Sustainabilityby Tom Heuerman, Ph.D. and Diane Olson, Ph.D.
"The world population will just about double by some time around 2030. Without radical change, the kind of world implied by those numbers is unthinkable. It's a world of mass migrations and environmental degradation on an unimaginable scale. At best, it means the preservation of a few islands of privilege and prosperity in a sea of misery and violence."
A sustainable society is one that satisfies its needs without endangering the ability of future generations to meet their needs. A sustainable global economy is one the planet is capable of supporting indefinitely. A sustainable organization is one that the marketplace is capable of and willing to support indefinitely. Sustainable organizational transformation co-evolves with the marketplace and satisfies the highest needs of the people in the organization and in the marketplace.
Research shows that leaders and followers are disappointed with two-thirds of the efforts to transform organizations during the past decade. Studies indicate that the maximum life expectance of corporations is in the hundreds of years but the average life expectancy is less than 50 years. The discrepancy between the potential and actual life expectancy of corporations is greater than for any other species on the planet. This is depressing information made more distressing in times of such rapid global change. We can learn about transformation and sustainability from nature and from organizations that have endured for hundreds of years.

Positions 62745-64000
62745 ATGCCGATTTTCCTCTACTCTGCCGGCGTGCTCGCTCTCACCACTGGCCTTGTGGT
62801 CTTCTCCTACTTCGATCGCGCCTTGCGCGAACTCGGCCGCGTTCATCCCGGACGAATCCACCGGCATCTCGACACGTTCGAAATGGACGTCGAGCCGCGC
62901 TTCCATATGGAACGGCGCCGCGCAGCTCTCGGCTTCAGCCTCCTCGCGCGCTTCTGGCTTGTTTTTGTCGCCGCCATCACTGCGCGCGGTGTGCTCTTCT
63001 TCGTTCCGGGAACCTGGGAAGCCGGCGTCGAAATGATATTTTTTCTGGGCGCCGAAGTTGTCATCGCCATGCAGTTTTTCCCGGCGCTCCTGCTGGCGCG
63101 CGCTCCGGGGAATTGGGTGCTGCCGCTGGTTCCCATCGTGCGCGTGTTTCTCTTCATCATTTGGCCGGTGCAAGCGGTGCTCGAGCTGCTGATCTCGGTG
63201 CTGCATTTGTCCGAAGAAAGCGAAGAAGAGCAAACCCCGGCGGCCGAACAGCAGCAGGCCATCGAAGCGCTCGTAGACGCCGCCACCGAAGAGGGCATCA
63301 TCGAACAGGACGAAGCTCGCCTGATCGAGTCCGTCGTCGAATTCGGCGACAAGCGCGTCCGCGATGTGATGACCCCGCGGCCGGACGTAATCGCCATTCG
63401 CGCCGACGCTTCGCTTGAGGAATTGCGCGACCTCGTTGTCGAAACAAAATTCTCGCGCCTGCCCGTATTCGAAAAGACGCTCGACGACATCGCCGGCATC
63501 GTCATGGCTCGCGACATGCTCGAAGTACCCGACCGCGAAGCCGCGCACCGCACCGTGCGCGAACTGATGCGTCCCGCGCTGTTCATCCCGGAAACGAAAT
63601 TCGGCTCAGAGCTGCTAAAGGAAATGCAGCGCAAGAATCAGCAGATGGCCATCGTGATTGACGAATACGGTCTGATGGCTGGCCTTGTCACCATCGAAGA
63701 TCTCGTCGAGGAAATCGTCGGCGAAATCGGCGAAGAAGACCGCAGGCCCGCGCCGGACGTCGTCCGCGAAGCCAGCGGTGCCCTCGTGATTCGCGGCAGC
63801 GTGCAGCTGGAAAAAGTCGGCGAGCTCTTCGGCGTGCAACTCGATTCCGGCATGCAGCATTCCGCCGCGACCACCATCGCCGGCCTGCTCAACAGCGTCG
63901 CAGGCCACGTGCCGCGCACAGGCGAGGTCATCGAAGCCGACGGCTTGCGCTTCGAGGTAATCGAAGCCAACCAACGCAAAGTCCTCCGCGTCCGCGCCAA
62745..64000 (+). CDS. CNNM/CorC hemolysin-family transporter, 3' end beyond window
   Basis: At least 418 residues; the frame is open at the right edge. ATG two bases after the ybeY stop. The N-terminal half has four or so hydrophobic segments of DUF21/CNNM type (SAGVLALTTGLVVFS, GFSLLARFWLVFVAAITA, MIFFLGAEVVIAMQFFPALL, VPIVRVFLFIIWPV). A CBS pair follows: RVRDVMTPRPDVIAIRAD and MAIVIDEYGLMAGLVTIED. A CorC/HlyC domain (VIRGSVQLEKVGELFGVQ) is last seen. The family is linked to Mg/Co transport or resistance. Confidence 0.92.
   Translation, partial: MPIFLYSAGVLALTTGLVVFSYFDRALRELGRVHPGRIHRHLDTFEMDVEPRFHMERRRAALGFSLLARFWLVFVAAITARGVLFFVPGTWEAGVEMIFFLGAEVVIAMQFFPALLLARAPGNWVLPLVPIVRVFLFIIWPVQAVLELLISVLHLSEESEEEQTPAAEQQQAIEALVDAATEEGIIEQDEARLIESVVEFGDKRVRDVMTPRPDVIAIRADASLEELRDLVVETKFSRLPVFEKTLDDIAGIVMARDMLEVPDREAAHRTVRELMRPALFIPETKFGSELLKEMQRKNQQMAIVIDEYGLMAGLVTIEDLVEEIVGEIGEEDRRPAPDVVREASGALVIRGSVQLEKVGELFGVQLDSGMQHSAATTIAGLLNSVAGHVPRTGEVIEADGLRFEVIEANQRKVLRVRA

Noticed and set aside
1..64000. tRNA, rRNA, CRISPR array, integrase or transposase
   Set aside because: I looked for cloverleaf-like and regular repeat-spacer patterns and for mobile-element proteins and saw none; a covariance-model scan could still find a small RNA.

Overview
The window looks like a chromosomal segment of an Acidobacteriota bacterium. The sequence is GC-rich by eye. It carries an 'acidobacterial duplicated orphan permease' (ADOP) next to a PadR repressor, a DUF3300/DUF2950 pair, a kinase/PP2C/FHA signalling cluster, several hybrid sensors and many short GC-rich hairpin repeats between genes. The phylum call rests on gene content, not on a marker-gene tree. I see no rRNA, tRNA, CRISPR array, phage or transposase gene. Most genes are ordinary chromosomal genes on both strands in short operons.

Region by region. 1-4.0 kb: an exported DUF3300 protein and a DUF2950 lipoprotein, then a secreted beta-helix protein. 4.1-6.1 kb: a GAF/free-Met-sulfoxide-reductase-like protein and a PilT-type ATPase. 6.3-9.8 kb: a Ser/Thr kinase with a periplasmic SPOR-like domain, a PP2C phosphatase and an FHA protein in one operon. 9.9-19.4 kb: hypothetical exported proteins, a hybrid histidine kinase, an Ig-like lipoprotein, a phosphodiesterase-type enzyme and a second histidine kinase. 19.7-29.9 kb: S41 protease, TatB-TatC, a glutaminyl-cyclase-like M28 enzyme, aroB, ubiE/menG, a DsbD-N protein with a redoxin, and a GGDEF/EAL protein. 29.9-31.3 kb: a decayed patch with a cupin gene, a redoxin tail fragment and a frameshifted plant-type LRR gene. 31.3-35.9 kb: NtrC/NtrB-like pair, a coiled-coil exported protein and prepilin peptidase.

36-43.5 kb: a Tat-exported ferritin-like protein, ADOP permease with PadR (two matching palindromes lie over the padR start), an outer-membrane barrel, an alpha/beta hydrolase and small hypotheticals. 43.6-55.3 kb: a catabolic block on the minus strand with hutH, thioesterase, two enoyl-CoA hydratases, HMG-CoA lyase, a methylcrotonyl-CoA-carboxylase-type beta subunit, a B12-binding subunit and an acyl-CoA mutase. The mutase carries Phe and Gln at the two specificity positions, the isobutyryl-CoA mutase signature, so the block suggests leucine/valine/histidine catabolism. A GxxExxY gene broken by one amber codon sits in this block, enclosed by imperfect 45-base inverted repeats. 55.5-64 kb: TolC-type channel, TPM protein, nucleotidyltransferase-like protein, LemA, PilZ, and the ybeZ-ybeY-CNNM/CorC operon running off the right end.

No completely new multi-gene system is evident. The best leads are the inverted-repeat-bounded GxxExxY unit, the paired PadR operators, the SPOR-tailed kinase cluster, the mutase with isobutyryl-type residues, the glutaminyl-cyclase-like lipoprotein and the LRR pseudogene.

The word transformation is used frequently, but few leaders, academics, consultants, or organizations have ever experienced a transformation. True transformation involves a fundamental change in the relationship between an organization and its environment, including its internal environment. Transformation begins with a shift of worldview.
People live, lead, and work from their worldview. The worldview of Western industrial society is changing from a mechanistic view of the world to an organic or ecological worldview. This change in worldview will change in fundamental ways the way we think about leadership and what we do when leading and working in organizations. A transformation of worldview requires new learning, feedback and dialogue, a deep examination of beliefs, and a decision to change fundamental operating assumptions. A transformation requires the development of latent capabilities, and the practice of new skills. Transformation is difficult and requires tremendous commitment. Transformation is required for sustainability. Who does not want sustainable organizations and a sustainable world for their children and grandchildren to enjoy?
The world will not be saved by old minds with new programs. If the world is saved, it will be saved by new minds -- with no programs.
Tom Heuerman, Ph.D. and Diane Olson, Ph.D. are organizational consultants in Minneapolis, Minnesota, USA. Phone: 612-931-3909; Fax: 612-931-3002
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